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dc.contributor.authorSansone, P; Makivic, B; Csapo, R; Hume, P; Martínez-Rodríguez, A; Bauer, P
dc.date.accessioned2022-04-29T02:30:39Z
dc.date.available2022-04-29T02:30:39Z
dc.date.copyright2022en_NZ
dc.identifier.citationSports Medicine - Open 8, 26 (2022). https://doi.org/10.1186/s40798-022-00418-x
dc.identifier.issn2199-1170en_NZ
dc.identifier.issn2198-9761en_NZ
dc.identifier.urihttp://hdl.handle.net/10292/15099
dc.description.abstractBackground: This study aimed to provide reference values for body fat (BF) of basketball players considering sex, measurement method, and competitive level. Methods: A systematic literature research was conducted using five electronic databases (PubMed, Web of Science, SPORTDiscus, CINAHL, Scopus). BF values were extracted, with analyses conducted using random-effects models and data reported as percentages with 95% confidence intervals (CI). Results: After screening, 80 articles representing 4335 basketball players were selected. Pooled mean BF was 13.1% (95% CI 12.4–13.8%) for male players and 20.7% (95% CI 19.9–21.5%) for female players. Pooled mean BF was 21.4% (95% CI 18.4–24.3%) measured by dual-energy X-ray absorptiometry (DXA), 15.2% (95% CI 12.8–17.6%) via bioelectrical impedance analysis (BIA), 12.4% (95% CI 10.6–14.2%) via skinfolds and 20.0% (95% CI 13.4–26.6%) via air displacement plethysmography. Pooled mean BF across competitive levels were 13.5% (95% CI 11.6–15.3%) for international, 15.7% (95% CI 14.2–17.2%) for national and 15.1% (95% CI 13.5–16.7%) for regional-level players. As the meta-regression revealed significant effects of sex, measurement method and competitive level on BF, the meta-analysis was adjusted for these moderators. The final model revealed significant differences in BF between male and female players (p < 0.001). BF measured by DXA was significantly higher than that measured by BIA or skinfolds (p < 0.001). International-level players had significantly lower BF than national and regional-level players (p < 0.05). Conclusions: Despite the limitations of published data, this meta-analysis provides reference values for BF of basketball players. Sex, measurement method and competitive level influence BF values, and therefore must be taken into account when interpreting results.en_NZ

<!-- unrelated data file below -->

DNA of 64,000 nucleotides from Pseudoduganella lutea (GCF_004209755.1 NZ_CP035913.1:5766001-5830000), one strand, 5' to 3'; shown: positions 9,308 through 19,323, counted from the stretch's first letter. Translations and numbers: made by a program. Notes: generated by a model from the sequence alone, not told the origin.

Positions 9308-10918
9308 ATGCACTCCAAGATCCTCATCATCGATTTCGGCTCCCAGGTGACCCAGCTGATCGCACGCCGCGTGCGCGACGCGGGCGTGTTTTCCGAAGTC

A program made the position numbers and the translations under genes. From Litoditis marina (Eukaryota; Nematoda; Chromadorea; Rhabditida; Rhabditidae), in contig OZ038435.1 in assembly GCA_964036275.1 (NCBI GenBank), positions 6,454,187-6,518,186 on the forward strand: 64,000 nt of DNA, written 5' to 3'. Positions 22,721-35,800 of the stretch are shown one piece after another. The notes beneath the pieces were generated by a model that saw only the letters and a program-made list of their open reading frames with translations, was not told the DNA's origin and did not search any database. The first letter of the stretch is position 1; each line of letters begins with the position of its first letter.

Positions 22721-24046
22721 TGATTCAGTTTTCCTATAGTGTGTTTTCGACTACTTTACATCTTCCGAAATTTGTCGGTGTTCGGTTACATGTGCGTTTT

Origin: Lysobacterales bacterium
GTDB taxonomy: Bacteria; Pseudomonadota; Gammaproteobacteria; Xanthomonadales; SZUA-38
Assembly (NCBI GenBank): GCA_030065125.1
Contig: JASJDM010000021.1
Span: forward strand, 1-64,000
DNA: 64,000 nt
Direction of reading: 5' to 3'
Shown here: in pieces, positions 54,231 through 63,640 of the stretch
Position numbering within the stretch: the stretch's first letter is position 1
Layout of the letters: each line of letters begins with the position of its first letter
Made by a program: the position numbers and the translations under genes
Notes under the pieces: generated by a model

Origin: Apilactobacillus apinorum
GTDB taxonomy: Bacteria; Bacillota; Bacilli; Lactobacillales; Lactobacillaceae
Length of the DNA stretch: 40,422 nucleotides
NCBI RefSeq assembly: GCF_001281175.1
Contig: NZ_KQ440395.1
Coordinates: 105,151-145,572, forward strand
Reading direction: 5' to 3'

dc.publisherSpringer Open
dc.relation.urihttps://sportsmedicine-open.springeropen.com/articles/10.1186/s40798-022-00418-x
dc.rights© The Author(s) 2022. Open Access This article is licensed under a Creative Commons Attribution 4.0 International License, which permits use, sharing, adaptation, distribution and reproduction in any medium or format, as long as you give appropriate credit to the original author(s) and the source, provide a link to the Creative Commons licence, and indicate if changes were made. The images or other third party material in this article are included in the article’s Creative Commons licence, unless indicated otherwise in a credit line to the material. If material is not included in the article’s Creative Commons licence and your intended use is not permitted by statutory regulation or exceeds the permitted use, you will need to obtain permission directly from the copyright holder. To view a copy of this licence, visit http://creativecommons.org/licenses/by/4.0/.
dc.subjectFat mass; Team sports; Physique assessment; Skinfolds; Reference values; Playing level; Anthropometry
dc.titleBody Fat of Basketball Players: A Systematic Review and Meta-Analysisen_NZ
dc.typeJournal Article
dc.rights.accessrightsOpenAccessen_NZ
dc.identifier.doi10.1186/s40798-022-00418-xen_NZ
aut.relation.articlenumber26en_NZ
aut.relation.issue1en_NZ
aut.relation.volume8en_NZ
pubs.elements-id450820
aut.relation.journalSports Medicine - Openen_NZ


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